Mainland users were unable to use the search giant’s “suggest” feature, which offers possible results as they start to type a query, the company said.
“It appears that search queries produced by Google Suggest are being blocked for mainland users in China,” said Google spokeswoman Jessica Powell in an e-mail. “Normal searches that do not use query suggestions are unaffected.”
Google’s relations with Beijing have been tense since the U.S.-based search giant said in January it no longer wanted to cooperate with Chinese Web filtering following hacking attacks traced to China.
Google Inc. closed its China-based search engine March 22 and began routing users to its unfiltered Hong Kong site. But the company said this week it would stop automatic switching because Beijing objected and threatened to revoke its license.
The application deadline was Wednesday, and Powell said Google has received no word from regulators. She said the license runs through 2012 but must be renewed annually and declined to say what Google’s status is while it awaits an answer.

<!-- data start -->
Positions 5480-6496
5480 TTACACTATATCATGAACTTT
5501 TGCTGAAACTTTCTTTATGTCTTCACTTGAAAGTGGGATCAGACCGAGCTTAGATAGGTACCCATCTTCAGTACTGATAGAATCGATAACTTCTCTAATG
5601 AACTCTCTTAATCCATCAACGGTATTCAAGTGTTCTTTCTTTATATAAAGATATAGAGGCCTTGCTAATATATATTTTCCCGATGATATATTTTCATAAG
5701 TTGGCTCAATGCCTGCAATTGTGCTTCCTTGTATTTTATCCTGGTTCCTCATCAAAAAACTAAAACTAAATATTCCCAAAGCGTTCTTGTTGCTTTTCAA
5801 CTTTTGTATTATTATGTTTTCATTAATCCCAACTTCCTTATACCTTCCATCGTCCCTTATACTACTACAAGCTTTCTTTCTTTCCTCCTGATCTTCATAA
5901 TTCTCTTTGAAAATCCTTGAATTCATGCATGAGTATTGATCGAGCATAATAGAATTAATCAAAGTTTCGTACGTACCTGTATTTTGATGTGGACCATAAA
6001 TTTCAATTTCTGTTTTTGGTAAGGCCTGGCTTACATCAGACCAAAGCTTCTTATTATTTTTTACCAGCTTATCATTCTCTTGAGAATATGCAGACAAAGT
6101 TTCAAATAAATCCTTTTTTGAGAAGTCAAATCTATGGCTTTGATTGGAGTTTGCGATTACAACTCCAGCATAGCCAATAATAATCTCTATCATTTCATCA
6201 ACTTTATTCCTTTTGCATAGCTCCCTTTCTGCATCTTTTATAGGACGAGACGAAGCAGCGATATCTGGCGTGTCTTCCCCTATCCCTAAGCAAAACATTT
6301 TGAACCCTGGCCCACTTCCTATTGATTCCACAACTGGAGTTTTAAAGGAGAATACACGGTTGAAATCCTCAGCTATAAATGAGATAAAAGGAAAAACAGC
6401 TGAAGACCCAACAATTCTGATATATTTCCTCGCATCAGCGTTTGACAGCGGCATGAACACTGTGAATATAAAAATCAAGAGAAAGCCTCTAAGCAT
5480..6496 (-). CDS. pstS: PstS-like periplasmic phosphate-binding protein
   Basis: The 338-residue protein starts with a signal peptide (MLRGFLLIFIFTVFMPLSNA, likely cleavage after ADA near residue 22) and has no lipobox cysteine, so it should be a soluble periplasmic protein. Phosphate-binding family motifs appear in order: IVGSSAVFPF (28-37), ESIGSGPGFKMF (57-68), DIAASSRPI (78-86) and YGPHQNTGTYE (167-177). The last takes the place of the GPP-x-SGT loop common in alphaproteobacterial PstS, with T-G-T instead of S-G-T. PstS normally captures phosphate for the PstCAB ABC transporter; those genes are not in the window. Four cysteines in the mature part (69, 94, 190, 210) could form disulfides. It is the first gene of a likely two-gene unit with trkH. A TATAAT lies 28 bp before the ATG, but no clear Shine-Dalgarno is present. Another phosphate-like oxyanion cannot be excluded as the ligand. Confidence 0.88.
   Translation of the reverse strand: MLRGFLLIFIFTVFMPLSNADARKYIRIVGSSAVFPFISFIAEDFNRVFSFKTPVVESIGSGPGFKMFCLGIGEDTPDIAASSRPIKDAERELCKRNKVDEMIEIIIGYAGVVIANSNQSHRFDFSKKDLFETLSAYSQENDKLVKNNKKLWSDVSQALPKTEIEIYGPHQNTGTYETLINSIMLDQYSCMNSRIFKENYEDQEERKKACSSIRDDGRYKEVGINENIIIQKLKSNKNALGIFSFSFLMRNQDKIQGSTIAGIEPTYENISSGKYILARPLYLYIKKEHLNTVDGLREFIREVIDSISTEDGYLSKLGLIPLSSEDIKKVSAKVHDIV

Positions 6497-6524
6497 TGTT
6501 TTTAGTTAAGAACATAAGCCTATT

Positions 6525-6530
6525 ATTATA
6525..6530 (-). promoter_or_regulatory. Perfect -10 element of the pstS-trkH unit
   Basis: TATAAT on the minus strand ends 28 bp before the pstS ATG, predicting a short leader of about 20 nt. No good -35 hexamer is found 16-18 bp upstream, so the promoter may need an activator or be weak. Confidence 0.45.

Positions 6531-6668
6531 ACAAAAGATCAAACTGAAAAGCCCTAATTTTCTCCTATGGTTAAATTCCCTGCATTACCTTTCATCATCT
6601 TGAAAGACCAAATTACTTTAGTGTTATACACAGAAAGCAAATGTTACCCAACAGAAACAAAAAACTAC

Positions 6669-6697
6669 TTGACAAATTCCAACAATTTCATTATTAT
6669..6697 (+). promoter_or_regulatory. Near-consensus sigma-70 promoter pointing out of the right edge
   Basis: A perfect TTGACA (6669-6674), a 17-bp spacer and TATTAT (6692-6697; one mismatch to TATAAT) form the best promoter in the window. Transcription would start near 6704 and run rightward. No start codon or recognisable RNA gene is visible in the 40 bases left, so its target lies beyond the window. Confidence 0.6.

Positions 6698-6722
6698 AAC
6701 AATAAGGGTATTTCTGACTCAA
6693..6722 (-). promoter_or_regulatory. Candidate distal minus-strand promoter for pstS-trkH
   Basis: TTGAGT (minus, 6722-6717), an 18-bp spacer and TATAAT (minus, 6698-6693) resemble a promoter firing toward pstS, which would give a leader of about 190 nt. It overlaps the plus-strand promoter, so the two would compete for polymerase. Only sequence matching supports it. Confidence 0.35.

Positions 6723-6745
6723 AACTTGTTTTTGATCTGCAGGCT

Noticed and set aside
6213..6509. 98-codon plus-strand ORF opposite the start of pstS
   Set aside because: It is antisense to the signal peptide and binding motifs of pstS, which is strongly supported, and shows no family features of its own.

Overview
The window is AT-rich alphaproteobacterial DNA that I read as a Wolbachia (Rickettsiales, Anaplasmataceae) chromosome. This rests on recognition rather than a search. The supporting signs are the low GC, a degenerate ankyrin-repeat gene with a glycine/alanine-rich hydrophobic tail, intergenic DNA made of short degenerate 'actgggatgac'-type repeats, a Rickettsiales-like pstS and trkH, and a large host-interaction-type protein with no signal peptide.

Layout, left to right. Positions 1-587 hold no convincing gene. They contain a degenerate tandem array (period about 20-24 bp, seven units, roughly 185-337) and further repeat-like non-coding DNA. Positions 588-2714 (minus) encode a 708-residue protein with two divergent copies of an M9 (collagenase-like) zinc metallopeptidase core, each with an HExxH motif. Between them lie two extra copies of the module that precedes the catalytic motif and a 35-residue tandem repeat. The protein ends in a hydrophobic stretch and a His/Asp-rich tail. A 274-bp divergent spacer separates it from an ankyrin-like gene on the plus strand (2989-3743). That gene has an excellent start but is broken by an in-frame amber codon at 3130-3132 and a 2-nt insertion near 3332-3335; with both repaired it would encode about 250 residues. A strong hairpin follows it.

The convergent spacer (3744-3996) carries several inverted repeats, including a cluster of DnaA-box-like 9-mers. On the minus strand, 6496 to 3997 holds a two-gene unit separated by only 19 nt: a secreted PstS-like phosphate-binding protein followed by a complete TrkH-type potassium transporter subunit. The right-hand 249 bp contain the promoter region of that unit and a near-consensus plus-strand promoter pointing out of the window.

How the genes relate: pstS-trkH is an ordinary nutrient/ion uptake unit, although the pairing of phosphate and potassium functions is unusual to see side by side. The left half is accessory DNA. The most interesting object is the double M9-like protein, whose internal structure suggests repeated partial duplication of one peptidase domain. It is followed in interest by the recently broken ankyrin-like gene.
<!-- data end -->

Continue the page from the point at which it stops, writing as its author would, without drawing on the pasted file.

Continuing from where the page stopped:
The official Xinhua News Agency said “there will be a result soon” and Google was “very late” in submitting the application. Phone calls to the regulator, the Ministry of Industry and Information Technology, were not answered.
“Internet operating companies, while doing business in China, should abide by Chinese laws and regulations,” Qin said. “We hope all foreign companies, including Internet companies, should comply with Chinese laws and regulations.”
The loss of its Chinese license would set back Google’s efforts to tap into the world’s most populous Internet market of nearly 400 million users. Web surfers could reach the Chinese-language Hong Kong site by typing in its address, but industry analysts say some are likely to switch to Chinese competitors such as Baidu Inc.
Google, based in Mountain View, California, has about 30 percent of China’s search market, versus Baidu’s 60 percent. Analysts say the shutdown of its China search engine had little impact on revenues but the outright closure of Google.cn could hurt advertising sales.
The communist government promotes Internet use for education and business but tries to block material deemed subversive or pornographic. It has temporarily blocked access to Google in the past after accusing it of spreading sexually explicit material.
In a letter requesting Google’s license renewal, the company’s local partner, Guxiang Information Technology Co. Ltd., pledged to “abide by the Chinese law” and “provide no law-breaking contents,” Xinhua reported.View Entire Story
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